Monday, February 6, 2017

how will your story end?

photo thanks to Andrea Lauren

In my last post, I connected my decision to retire at an early age (if sixty is considered early…) with the evolution of a health care system that has become highly technical and increasingly impersonal. While this transformation may offer some advantages in terms of efficiency and productivity, it jeopardizes the patient/physician connection and ultimately, imperils the patient’s ability to heal.

I closed my practice after thirty years in Family Medicine because working within the system scared me. I told my patients and colleagues I was retiring…when I meant that I was quitting.


I didn’t put it quite that way, of course. It wasn’t as though I simply got fed up with things, turned in my stethoscope and tongue blades, and slammed the door on my way out of the office. I wasn’t impulsive about it at all. I agonized over the decision years.
I didn’t leave because of the long hours, or the fact that I’d been running hopelessly behind schedule all day, every day for three decades. I didn’t leave to take an easier position or to make more money. I didn’t ask to be excused because of fatigue or forgetfulness or ill health.
I didn’t retire because of the oppressive paperwork or its successor--an oppositional-defiant EMR system. I wasn’t defeated by our baffling coding and reimbursement system. The ever-present threat of litigation. A pharmaceutical industry that invests as heavily in marketing as it does in research. A health insurance industry whose number one priority is corporate profit.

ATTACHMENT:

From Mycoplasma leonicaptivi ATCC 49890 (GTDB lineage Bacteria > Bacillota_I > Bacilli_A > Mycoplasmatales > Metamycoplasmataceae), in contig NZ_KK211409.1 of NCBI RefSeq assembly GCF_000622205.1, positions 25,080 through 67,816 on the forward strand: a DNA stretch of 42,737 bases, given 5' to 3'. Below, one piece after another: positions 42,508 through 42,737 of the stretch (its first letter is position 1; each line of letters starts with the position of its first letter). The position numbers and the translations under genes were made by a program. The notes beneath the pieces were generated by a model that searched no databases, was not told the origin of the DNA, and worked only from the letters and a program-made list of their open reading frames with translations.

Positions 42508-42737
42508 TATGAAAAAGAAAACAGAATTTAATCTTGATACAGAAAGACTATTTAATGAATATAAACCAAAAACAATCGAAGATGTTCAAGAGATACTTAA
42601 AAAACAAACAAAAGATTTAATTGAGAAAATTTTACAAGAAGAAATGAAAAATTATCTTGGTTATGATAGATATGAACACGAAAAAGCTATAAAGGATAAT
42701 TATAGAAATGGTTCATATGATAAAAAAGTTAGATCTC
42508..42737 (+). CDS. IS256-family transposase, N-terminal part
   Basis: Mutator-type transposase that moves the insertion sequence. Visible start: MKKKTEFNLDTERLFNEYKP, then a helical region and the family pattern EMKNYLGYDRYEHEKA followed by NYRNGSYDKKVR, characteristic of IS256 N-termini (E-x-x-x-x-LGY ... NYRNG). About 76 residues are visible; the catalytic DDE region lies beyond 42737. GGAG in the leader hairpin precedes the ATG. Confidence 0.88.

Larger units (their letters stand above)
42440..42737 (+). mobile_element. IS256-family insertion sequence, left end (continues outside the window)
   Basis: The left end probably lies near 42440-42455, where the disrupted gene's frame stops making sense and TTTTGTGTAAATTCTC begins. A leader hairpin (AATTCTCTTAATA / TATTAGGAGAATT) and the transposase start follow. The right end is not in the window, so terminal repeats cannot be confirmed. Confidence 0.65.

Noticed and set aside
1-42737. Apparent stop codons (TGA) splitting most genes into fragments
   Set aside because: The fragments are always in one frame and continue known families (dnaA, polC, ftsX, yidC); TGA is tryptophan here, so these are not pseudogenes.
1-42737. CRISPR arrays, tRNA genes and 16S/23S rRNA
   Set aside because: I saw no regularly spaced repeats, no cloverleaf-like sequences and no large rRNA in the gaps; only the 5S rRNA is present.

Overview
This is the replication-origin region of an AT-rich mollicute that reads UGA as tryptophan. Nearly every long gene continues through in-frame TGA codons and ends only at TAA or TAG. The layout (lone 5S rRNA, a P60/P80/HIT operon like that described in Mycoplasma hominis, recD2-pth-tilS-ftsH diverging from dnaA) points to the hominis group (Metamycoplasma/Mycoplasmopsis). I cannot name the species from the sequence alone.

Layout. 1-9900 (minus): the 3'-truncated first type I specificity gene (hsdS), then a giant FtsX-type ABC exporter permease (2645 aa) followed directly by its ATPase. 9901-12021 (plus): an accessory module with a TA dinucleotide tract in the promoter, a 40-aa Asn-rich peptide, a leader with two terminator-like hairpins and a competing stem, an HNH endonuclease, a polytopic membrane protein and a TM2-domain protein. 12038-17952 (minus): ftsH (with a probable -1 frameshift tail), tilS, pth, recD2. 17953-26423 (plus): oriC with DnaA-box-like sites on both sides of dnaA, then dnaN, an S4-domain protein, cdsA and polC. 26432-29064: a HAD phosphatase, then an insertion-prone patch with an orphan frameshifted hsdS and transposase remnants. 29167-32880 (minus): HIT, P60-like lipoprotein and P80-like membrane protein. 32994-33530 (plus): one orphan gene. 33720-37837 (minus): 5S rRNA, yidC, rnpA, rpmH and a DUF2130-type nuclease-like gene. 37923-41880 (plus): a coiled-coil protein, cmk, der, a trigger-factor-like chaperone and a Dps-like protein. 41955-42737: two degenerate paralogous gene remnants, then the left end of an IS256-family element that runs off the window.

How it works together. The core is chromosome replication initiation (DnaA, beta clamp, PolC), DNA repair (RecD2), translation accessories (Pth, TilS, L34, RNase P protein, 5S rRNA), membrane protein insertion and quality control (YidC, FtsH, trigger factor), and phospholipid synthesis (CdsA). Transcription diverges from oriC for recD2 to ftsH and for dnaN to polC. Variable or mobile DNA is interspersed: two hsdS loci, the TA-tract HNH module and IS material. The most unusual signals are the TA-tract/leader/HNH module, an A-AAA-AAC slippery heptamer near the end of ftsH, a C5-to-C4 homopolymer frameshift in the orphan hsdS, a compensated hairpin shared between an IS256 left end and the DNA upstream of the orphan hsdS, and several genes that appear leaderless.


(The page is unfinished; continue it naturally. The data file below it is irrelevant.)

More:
That wasn’t what got to me. The problem was that, in an effort to see more patients faster, I was forced to send patients on their way knowing that I hadn’t heard the full story. I often sensed that something else was going on…some issue I didn’t have time to explore. For instance, why a patient’s breath reeked of alcohol when he had an appointment for a sore throat at nine-o’clock in the morning. It took me ten minutes to diagnose and treat his throat, while his alcoholism went untended. Who had time?
In an effort to squeeze more patients into the schedule, important parts of their stories were being missed, and that scared me. Failure to diagnosis is the #1 basis for malpractice claims in this country. Worse, I worried that a patient would suffer or die because I didn’t have time to hear the whole story.
What finally got to me was the erosion of my authority as a competent and caring physician by self-proclaimed intermediaries who had neither knowledge of nor concern for my patients’ wellbeing. By business managers who failed to understand the importance of the patient/physician relationship, and how it impacts the patient’s ability to heal. By corporate geniuses who dismissed the power of eye-to-eye contact, the importance of undivided attention, and the gift of understanding in favor of productivity quotients and RBRVS units.
In the end, the risk to my patients outweighed everything I held sacred in medicine. In the end, I had to leave.
End of story. End of rant.


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